Those killed in the crash have been identified as the pilot, Maj. Jose R. Roman Rosado from Manati, who left behind a wife and two sons; co-pilot, 1st Lt. David Albandoz from Madison, Alabama who left behind a wife and daughter; navigator, Maj. Carlos Perez Serra from Canovanas, who left behind a wife, two sons and a daughter; Senior Master Sgt. Jan Paravisini from Canovanas who left behing two daughters and son; Master Sgt. Jean Audriffred from Carolina who left behind a wife and two sons; Master Sgt. Mario Brana from Bayamon who left behind a daughter; Master Sgt. Eric Circuns from Rio Grande who left behind a wife, two stepdaughters and son; Master Sgt. Victor Colon of Santa Isabel, who left behind a wife and two daughters and Senior Airman Roberto Espada, from Salinas, who is survived by his grandmother.
An investigation into the cause of the crash is being carried out by the National Guard Bureau and the Air Force including whether it could be related to maintenance performed on the plane shortly before it took off or the craft’s age. A team from Charleston Air Force Base in South Carolina is conducting the investigation, while a team from Dover Air Force Base in Delaware was sent to recover the airmen’s remains.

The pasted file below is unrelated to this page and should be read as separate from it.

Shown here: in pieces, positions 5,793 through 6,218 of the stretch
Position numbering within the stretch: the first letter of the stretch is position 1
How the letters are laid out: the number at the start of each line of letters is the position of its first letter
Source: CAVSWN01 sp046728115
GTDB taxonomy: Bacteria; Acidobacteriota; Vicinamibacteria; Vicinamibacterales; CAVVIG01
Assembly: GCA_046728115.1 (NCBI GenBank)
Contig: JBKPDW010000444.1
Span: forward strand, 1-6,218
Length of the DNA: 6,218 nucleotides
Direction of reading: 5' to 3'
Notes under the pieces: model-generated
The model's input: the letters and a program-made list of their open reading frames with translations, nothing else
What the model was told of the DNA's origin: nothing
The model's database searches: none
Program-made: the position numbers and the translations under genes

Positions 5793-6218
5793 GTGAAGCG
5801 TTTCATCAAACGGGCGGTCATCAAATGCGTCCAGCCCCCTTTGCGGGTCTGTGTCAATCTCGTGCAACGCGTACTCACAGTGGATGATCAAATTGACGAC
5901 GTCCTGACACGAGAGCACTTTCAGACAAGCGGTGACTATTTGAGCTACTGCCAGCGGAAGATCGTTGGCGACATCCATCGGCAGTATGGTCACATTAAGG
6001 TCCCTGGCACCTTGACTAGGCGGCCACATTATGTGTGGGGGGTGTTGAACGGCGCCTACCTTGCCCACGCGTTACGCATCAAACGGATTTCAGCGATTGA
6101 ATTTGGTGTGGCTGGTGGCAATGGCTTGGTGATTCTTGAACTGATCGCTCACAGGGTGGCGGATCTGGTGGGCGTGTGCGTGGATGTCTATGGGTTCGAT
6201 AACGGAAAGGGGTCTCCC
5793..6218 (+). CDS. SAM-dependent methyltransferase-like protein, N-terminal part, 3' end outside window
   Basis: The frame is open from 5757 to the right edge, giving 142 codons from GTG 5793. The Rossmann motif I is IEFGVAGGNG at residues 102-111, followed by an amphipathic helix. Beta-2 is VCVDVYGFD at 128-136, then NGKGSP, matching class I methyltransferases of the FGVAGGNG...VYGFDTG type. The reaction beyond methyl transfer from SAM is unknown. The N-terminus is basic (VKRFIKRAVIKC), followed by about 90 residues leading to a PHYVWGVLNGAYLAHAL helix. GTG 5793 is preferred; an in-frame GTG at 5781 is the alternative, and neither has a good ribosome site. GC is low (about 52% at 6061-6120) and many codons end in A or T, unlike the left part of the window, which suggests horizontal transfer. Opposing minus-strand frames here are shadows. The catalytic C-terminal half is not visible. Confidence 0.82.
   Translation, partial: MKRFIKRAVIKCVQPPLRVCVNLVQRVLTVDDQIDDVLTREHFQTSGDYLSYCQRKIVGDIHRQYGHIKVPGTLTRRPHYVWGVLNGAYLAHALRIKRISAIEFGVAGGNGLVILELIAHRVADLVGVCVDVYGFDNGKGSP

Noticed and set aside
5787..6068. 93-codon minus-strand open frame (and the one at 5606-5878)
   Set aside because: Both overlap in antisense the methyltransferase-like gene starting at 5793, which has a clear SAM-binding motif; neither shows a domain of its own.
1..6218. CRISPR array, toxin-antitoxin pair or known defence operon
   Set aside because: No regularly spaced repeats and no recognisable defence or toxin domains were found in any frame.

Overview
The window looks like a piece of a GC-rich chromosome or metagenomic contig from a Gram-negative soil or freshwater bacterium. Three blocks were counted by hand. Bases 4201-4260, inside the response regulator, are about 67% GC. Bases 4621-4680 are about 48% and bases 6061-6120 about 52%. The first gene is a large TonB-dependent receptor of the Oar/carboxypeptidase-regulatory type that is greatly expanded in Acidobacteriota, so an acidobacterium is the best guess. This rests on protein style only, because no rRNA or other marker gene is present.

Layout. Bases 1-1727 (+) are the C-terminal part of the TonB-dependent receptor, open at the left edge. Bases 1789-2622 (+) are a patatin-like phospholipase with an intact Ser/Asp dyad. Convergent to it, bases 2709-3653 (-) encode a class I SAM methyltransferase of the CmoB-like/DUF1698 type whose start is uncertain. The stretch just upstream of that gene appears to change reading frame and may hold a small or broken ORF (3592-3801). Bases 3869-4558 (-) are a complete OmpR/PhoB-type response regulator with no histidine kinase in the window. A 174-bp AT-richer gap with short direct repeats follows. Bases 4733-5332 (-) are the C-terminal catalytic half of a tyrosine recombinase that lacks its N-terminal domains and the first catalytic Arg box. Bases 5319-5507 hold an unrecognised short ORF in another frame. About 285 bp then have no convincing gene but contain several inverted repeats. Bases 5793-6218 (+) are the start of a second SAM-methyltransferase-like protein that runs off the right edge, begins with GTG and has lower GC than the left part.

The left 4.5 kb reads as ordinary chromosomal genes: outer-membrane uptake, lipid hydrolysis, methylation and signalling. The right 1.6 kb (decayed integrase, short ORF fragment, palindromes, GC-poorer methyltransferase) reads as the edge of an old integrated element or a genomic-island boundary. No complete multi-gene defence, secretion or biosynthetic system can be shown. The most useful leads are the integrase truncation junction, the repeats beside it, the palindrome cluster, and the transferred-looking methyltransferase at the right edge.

The destroyed C-130 and all nine crew members killed had helped with the hurricane recovery effort. The plane had been used to rescue Americans stranded in the British Virgin Islands after Hurricane Irma hit the Caribbean late last year. Days later, Hurricane Maria slammed into the 156th Airlift Wing’s home base in Puerto Rico, and the plane subsequently transported supplies from the U.S. mainland to the ruined island. Puerto Rico Gov. Ricardo Roselló declared nine days of mourning for the crew, during which flags in the territory will fly at half-staff, according to a statement from his office.